The GTX 1080 packs in numerous new software features, too. “Simultaneous multi-projection” is the catch-all name for a family of new technologies that improve how images are rendered in multi-monitor setups, boost in-game frame rates by rendering the edges of the screen at lower resolution, and dramatically improve VR rendering efficiency.
Ansel is a new “in-game 3D camera system” that lets you pause the game, move the camera around the environment to get the perfect angle, then snap a screenshot that you can enhance with various filters, effects, and high-resolution options. You can also create “360 bubble” screenshots viewable inside VR headsets or Google Cardboad.
Fast Sync is designed to work with e-sports games where your GPU’s pumping out hundreds of frames per second, or far higher rates than your monitor support. It basically reduces screen tearing without introducing extra latency, skirting around V-sync’s major performance hindrances.
The GTX 1080 also supports HDR and copy-protected 4K streams, and offers a new “GPU Boost 3.0” system that lets overclockers create per-voltage clock frequency increases that match their individual GPU’s capabilities, rather than applying a blanket clock speed increase across the board.
While the GTX 1080’s prices will start at $599, the only model guaranteed to be available on the May 27 launch date is Nvidia’s $699 Founders Edition. So what’s a Founders Edition? It’s basically what Nvidia called a reference card in previous graphics card generations. The GTX 1080 Founders Edition sports Nvidia’s premium aluminum shroud and vapor chamber cooling system, but it’s not overclocked, and the GPUs inside aren’t cherry-picked for maximum overclockability, either.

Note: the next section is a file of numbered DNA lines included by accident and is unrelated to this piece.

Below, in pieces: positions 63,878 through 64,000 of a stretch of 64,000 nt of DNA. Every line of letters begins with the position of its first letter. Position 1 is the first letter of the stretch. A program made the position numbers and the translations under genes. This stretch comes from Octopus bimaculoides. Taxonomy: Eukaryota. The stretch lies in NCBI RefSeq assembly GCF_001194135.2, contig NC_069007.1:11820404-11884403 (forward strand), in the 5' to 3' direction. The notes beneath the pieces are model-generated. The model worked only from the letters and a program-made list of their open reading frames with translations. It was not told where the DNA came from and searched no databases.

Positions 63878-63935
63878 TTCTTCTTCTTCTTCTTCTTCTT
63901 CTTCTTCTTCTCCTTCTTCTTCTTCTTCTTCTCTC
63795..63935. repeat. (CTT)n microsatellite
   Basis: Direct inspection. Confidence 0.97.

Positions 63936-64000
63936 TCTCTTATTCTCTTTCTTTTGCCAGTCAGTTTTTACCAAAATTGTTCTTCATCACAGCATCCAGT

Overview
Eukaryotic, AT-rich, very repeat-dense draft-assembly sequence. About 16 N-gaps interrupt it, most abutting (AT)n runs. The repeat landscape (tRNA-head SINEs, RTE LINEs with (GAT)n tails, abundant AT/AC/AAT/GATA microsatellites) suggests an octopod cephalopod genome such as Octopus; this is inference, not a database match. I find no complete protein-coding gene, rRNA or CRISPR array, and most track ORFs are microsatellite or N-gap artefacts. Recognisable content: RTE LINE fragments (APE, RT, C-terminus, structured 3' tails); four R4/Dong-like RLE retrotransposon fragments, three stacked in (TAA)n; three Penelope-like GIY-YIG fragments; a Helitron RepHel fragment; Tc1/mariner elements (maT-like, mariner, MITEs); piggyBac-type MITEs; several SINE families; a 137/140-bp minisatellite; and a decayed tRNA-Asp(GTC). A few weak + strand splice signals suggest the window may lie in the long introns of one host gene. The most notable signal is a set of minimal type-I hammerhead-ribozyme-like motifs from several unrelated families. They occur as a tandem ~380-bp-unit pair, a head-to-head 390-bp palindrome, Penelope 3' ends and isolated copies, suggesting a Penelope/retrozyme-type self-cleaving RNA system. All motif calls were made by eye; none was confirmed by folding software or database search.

Nvidia plans to sell Founders Edition cards for the GTX 1080’s lifetime, which makes system builders like Falcon Northwest and Origin PC happy, as it means they’ll only have to certify a single GTX 1080 model for their systems. The price-to-performance ratio of the Founders Edition probably won’t appeal to consumers like you and I once a wide range of GTX 1080 variants from Nvidia’s partners appear.
Don’t buy it yet
Yes, the GTX 1080 is the most badass graphics card ever created, and a massive leap over what came before—but don’t buy it yet.
The GTX 1070’s release is right around the corner, and AMD’s new Polaris GPU-based Radeon graphics cards—which are also making the jump to 14nm FinFET technology—are rumored to be unveiled at Computex, in the first week of June. The world of graphics cards may look much different in three weeks than it does now, in other words. Put off pulling the purchasing trigger until you see what everybody has up their sleeves.
If you want far more details about any of the topics we’ve covered, including many more performance comparison benchmarks, be sure to check out PCWorld’s GeForce GTX 1080 review. You won’t be disappointed.